Saturday, December 02, 2006

Art Review : Rubens & Brueghel - A Working Friendship (Mauritshuis, The Hague 25/10/06)

The Mauritshuis in The Hague is a gem. The former town house of Count Johan-Morits of Nassau-Siegen, he had it built by Jacob van Campen whilst Governor of Brazil from 1636-44. It is one of the finest examples of Dutch Classicism. In the 18th Century, the Dutch Statholder, William V of Orange-Nassau, started to host his personal collection there, and in 1815 this was given to the Dutch State, forming the basis of the collection we see in the Mauritshuis today.

It is not a big collection, based almost entirely around representatives from the Dutch Golden Age, but its quality is extraordinary. Vermeer must take pride of place. Potboiler novels and dodgy film adaptations cannot detract from the beauty of the Girl with a Pearl Earring, whilst the View of Delft just shimmers. The Anatomy Lesson of Doctor Tulp is one of Rembrandt's most recognisable compositions, but The Mauritshuis does small paintings better - Jan Stein kitchens, the winter scenes of Avercamp, the landscapes of the Ruisdaels.

It is much more intimate than the Rijksmuseum, and space constraints dictate that its exhibitions are small, specialised and tightly-focused. "Rubens & Brueghel - A Working Friendship" meets these criteria perfectly. It focuses on the process of collaboration between these two friends between 1598 and 1625, during which they jointly executed two dozen works. It then contrasts other collaborative ventures that each artist participated in - Rubens with Frans Snyders and Brueghel with Hans Rotterhammer, Hendrick de Clerck and Hendrick van Balen.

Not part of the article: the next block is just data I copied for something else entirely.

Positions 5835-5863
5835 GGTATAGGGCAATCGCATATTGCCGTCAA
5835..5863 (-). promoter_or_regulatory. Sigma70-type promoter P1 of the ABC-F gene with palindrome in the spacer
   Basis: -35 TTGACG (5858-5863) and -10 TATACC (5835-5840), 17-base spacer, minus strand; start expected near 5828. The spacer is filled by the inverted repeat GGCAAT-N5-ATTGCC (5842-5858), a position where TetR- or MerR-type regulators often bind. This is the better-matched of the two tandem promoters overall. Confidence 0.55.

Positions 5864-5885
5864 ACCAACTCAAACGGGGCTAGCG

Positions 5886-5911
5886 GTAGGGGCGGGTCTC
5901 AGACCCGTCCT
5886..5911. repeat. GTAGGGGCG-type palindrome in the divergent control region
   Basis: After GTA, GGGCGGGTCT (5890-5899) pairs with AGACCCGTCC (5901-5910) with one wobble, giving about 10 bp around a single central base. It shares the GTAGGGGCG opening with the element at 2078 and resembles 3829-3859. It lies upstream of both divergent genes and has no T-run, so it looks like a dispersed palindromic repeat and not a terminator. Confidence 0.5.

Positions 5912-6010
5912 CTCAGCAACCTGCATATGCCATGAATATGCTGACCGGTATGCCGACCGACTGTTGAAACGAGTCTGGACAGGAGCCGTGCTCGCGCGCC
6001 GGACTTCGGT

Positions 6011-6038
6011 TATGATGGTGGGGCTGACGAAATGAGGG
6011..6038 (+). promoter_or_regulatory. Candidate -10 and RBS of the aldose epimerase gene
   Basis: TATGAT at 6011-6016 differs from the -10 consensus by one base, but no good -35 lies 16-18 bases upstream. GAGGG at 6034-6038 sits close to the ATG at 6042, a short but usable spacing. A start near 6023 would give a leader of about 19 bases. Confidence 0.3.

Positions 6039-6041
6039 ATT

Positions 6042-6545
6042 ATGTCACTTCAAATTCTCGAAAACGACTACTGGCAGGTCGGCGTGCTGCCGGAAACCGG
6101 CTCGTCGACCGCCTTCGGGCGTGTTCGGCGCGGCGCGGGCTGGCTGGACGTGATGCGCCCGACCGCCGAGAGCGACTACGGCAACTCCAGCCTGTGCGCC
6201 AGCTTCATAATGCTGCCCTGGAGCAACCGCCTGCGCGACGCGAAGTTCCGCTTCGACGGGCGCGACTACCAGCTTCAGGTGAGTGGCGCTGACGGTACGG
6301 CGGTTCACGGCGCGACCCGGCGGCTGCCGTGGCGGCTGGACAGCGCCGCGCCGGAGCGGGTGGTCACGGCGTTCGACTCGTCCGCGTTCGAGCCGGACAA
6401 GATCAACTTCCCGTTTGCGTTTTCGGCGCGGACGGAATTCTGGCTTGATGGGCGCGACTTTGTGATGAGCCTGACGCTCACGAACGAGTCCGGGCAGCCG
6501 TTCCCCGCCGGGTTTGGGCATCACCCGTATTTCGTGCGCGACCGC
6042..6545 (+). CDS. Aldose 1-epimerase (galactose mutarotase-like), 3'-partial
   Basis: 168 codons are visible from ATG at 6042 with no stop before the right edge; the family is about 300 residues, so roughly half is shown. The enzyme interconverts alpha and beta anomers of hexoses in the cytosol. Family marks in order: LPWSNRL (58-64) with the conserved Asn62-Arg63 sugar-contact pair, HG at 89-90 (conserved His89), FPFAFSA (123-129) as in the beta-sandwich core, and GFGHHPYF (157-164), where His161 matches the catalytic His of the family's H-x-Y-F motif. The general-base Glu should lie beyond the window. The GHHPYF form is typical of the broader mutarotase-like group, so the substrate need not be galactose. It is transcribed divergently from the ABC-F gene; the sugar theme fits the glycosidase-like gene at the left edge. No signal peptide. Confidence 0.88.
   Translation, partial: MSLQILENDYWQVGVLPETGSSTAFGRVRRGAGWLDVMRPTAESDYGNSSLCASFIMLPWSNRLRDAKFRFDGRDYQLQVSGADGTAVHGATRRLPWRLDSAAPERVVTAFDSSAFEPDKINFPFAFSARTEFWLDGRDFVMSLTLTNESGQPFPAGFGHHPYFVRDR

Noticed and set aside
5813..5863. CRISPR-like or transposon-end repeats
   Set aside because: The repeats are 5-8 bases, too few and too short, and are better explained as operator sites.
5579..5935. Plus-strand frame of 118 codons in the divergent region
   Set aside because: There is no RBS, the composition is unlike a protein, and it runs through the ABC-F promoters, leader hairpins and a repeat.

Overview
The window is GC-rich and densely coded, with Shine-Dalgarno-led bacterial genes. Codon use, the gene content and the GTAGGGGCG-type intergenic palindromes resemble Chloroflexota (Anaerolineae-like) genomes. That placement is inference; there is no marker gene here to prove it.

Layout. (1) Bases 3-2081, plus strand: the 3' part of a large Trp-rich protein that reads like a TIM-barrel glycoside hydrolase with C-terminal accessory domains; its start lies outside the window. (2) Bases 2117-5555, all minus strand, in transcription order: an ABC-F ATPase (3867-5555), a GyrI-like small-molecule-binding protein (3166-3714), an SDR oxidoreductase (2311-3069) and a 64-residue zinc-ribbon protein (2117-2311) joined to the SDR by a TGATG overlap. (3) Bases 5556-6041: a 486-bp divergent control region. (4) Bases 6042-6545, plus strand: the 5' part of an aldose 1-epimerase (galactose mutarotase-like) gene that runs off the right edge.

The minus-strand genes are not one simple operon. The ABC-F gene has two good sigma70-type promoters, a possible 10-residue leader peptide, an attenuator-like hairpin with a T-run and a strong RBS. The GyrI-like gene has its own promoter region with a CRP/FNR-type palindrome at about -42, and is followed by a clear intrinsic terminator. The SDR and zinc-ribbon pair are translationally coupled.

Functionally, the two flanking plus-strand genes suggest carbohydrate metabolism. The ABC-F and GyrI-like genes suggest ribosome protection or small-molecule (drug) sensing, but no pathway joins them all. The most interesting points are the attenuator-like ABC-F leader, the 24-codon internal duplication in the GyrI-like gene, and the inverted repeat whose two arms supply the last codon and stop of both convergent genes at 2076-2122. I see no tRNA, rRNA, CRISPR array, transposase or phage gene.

Perhaps surprisingly, the thesis is made that Brueghel was more often the dominant partner. The reputation of Rubens and his workshop, and the facility with which they produced masterpieces on demand, would naturally make one assume that the opposite was the case. Yet Brueghel was originally the older, more established artist, and evidence shows that in the majority of cases he set out the original framework for collaboration.

Only 29 paintings are presented, of varying quality. To my taste, the most successful compositions are those where Rubens dynamic compositional form predominates. His vision invests characters with a movement and dynamism which is lacking from the more constrained but detailed cabinet pieces constructed by Brueghel. "Mars Disarmed by Venus" and "Pan and Syrinx" are dominated by Rubensian architectonics, whereas Brueghel is the master of exquisitely-painted small-scale intimate detail.

The collaboration was born out of artistic rather than practical or commercial imperatives. Rubens' smooth brushwork contrasts sharply with the precise detailed strokes of the "Velvet" Brueghel, and so by combining both styles an effective and appealing contrast is made. Detailed inspection of the works through x-ray and infrared spectrogram has uncovered a large part of the process of collaboration - from the initial outlining of themes to the respective roles each artist took, in which order different parts were painted, how reserves were left for figures and the details, such as leaves of grass over figures, which were painted at the end of the process in order to integrate the composition.

The result is a fascinating insight into the working methods of artists in the 17th Century - of interest beyond that of simply the paintings themselves, but as an insight into life in a Flemish city in this period. The exhibition is meticulously catalogued, and if you visit the Mauritshuis simply to look at the paintings themselves then you are missing an important dimension. The way in which technology has been used to put together such a detailed picture of collaboration of individuals who lived 400 years ago is as fascinating as the paintings themselves are beautiful.

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